Ohio bill would punish speech disrupters

State Reps. Wesley Goodman and Andrew Brenner announce that they are introducing the Ohio Campus Free Speech Act. (Photo: Office of Rep. Andrew Brenner)

A Republican proposal in Ohio seeks to protect speakers’ appearances at Ohio colleges and calls on campuses to punish students who disrupt them.

State Reps. Wesley Goodman and Andrew Brenner this week announced the Campus Free Speech Act.

It would restrict creation of campus “free speech zones” and require colleges to establish sanctions for students who interfere with “the free expression of others.” Campuses could be sued if someone feels First

Amendment rights were restricted. The measure also prohibits universities from disinviting certain speakers because of protests.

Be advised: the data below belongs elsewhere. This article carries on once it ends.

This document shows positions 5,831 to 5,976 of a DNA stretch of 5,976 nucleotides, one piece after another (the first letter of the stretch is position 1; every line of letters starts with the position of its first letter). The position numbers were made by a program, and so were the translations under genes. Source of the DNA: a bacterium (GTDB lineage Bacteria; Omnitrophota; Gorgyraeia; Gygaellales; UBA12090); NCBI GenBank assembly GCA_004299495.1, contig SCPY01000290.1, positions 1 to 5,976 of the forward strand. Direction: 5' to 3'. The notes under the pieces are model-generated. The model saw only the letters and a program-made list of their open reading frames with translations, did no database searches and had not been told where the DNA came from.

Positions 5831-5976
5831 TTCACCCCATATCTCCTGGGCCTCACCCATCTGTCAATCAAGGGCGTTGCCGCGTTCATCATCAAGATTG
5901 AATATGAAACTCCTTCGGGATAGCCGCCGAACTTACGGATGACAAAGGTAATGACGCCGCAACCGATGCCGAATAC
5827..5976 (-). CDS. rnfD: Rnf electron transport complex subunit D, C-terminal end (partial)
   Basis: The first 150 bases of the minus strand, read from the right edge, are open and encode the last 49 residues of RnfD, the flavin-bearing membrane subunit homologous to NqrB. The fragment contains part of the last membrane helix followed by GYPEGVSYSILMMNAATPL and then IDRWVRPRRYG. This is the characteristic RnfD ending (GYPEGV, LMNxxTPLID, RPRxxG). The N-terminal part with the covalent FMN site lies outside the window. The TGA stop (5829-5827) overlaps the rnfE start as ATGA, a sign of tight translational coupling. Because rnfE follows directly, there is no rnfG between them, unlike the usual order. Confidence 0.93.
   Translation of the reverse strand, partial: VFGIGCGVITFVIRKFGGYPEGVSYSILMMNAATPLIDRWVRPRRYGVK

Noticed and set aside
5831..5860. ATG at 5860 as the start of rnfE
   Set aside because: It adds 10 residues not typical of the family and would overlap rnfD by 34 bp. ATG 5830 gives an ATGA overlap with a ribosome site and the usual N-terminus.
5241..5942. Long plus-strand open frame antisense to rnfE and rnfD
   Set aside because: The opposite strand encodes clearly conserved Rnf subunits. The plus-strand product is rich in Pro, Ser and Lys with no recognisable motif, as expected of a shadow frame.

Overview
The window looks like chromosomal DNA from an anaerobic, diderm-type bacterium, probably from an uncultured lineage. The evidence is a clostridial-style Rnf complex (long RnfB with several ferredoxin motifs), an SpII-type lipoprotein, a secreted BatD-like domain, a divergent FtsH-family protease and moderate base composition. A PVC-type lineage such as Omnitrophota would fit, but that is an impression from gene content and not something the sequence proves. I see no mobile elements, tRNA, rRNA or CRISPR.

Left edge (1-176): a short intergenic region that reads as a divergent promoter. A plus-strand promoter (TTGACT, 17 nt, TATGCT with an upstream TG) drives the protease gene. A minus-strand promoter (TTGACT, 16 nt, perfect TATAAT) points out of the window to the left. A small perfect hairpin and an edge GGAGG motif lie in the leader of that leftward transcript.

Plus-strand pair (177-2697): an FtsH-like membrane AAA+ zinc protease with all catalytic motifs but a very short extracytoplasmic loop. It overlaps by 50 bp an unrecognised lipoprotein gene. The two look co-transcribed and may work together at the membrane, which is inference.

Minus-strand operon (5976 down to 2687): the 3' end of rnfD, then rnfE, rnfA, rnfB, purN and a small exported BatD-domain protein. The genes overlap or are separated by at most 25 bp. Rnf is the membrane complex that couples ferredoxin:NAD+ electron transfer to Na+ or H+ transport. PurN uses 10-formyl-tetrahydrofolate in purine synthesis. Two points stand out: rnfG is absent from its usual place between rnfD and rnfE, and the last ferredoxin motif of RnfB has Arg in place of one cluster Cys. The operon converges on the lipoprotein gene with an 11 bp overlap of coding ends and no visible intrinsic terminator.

“You only need to turn on the news to see the disregard with which free speech rights are treated on campuses around the country,” Brenner said at a press conference. “We have been fortunate to avoid the madness of UC Berkeley or the University of Missouri, but Ohio is not immune. A mentality is creeping into our culture that views disagreeable speech as inherently hateful, or even violent. We must act now to ensure our students understand and receive full protection for their speech rights.”

Similar bills are emerging around the country, as conservatives react to recent decisions by universities to cancel certain speakers for fear of violent protests. Opponents worry such bills are too far-reaching.

The bill soon will be officially introduced and then will be referred to a state House committee for further consideration.

About the Author

CCDaily
The CCDaily is published by the American Association of Community Colleges (AACC).